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The City of Pittsburgh (Harper's Magazine, December, 1880) - Page 53

smoky city, and whose suction disks are the station-houses that draw the life from the trade of each stream. On the Alleghany this trade has long disappeared entirely; the Monongahela bears upon its slack-watered current a line of fine boats that have existed since the earliest days of steam navigation, buy whose business begins to feel railway encroachment. The Ohio is plied by a line of Cincinnati and Pittsburgh packets, and by smaller craft earning a precarious existence between "way" points, but the glory of the river is departed.
View of Pittsburgh from the Opposite Heights
And yet, at favorable stages of water in the fickle Ohio, the levee at Pittsburgh shows most animated scenes. A stranger reaching the city during a state of water favorable for boating—say four to eight feet of water in the channel—would be treated to a most interesting sight on the Monongahela Wharf, between that many-piered and venerable structure the Monongahela Suspension-Bridge and the "Point." This scene is especially characteristic when witnessed from the upper or "hurricane" deck of some big 1000-ton steamer. The observer is reminded of nothing so much as of a freshly disturbed ant-hill. This simile is born out by the action of the double stream of big black "rousters," i.e., colored boat hands. As these pass in opposite directions over the gang-plank, each biped ant bears, not a milk-white egg, but a fat sack of bran as to the out-goers, or a box of glass or bar or steel as to the incoming procession.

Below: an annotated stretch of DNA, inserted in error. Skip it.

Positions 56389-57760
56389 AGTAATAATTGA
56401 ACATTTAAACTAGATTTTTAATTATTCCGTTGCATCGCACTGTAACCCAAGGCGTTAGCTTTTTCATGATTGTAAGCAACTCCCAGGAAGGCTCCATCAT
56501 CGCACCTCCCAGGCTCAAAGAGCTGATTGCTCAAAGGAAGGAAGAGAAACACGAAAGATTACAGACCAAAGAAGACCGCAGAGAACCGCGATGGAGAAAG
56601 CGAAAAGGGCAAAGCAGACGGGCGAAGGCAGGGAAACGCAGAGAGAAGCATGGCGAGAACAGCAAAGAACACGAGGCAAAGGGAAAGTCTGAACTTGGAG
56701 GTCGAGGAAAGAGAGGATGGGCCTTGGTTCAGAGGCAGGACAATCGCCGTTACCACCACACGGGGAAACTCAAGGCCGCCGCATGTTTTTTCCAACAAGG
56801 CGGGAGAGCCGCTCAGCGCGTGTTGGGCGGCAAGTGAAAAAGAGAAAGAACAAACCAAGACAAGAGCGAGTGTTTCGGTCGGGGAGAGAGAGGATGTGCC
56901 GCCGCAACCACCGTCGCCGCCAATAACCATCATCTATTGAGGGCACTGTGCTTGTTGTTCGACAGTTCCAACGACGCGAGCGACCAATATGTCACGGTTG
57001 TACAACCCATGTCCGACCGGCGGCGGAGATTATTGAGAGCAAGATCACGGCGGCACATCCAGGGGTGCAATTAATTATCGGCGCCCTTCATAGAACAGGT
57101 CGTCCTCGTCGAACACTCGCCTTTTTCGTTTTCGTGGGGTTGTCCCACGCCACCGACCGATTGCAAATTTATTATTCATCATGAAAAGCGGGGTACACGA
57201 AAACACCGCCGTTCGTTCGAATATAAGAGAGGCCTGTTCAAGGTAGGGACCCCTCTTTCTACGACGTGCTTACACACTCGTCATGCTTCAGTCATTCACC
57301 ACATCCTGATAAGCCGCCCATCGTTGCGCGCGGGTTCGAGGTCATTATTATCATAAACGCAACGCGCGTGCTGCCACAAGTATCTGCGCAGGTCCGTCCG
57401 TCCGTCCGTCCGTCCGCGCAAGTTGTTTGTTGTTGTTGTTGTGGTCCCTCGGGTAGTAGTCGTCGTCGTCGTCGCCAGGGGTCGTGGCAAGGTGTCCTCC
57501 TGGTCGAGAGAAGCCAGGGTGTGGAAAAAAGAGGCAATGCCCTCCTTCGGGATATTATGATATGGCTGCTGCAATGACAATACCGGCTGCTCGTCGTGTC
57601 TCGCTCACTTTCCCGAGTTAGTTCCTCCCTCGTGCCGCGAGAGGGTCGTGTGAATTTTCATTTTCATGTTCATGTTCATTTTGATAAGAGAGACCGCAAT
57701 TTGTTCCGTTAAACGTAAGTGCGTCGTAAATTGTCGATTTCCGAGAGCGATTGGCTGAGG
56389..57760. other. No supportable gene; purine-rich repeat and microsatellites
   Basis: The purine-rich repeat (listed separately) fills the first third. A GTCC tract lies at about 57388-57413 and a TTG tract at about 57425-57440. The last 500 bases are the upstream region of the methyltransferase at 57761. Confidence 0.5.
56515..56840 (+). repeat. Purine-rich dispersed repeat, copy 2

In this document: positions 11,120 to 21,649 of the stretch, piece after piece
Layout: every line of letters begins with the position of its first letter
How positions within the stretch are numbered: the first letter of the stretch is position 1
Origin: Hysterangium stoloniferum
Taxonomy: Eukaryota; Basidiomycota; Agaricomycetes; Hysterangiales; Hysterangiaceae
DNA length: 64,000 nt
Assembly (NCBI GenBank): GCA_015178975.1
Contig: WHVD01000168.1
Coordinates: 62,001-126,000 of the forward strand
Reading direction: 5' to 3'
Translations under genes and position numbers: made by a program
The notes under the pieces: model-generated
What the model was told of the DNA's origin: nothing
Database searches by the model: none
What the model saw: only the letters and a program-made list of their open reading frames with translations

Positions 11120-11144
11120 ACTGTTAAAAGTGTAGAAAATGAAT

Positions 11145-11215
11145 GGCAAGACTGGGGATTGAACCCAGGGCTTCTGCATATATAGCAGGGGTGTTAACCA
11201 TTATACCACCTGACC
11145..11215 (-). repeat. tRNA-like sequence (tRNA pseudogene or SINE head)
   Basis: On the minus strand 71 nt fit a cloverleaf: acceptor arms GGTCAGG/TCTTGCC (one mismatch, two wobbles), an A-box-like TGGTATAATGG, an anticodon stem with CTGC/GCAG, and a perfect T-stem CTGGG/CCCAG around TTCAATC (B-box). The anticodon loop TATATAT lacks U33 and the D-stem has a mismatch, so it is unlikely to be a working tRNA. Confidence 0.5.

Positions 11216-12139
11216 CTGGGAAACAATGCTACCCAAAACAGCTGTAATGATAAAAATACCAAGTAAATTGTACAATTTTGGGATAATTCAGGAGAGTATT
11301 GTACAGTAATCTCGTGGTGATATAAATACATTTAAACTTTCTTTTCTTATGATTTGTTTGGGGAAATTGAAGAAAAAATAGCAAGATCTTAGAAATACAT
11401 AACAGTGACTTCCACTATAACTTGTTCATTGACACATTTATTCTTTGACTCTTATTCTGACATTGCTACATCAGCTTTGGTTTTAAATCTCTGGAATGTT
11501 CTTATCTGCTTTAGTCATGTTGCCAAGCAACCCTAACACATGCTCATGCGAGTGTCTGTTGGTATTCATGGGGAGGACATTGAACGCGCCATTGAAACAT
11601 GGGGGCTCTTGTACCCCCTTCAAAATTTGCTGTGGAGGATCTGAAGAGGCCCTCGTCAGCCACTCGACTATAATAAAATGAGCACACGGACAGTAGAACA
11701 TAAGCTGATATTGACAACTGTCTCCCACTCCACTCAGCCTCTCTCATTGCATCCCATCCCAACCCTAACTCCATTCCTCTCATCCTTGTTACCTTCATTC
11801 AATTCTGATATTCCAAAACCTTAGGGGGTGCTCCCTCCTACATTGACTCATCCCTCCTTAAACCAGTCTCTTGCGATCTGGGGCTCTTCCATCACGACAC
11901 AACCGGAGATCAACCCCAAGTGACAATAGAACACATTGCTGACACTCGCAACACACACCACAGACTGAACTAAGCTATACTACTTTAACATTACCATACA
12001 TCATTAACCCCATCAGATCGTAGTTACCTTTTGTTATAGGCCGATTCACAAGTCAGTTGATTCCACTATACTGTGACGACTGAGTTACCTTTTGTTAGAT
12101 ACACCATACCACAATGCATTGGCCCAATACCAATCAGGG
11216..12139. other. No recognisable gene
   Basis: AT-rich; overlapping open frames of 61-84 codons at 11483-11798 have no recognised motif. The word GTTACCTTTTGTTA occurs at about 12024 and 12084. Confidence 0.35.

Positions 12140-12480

This double process goes on until the great hull has exchanged its St. Louis freight for Pittsburgh's products. And so skillfully is this same hull fashioned and adapted to the precarious channels of Western rivers, that, with a thousand tons of freight aboard, a Pittsburgh and St. Louis passenger and freight boat will scarcely "draw" four and a half feet of water. And in this way, during the first three months of 1880, 10,000 tons per month of the varied products of Pittsburgh's fiery-hearted furnaces were wafted by steam and current 3500 miles toward the setting sun. Kindly showers thus washed away 30,000 tons of freight from the railroads.
But the magic wand which most potently transforms the river-front of Pittsburgh, which brings intense energy out of apathy, which turns day to night and silence into a Babel of sounds, is the sudden advent of a "coal-boat" stage of water, i.e.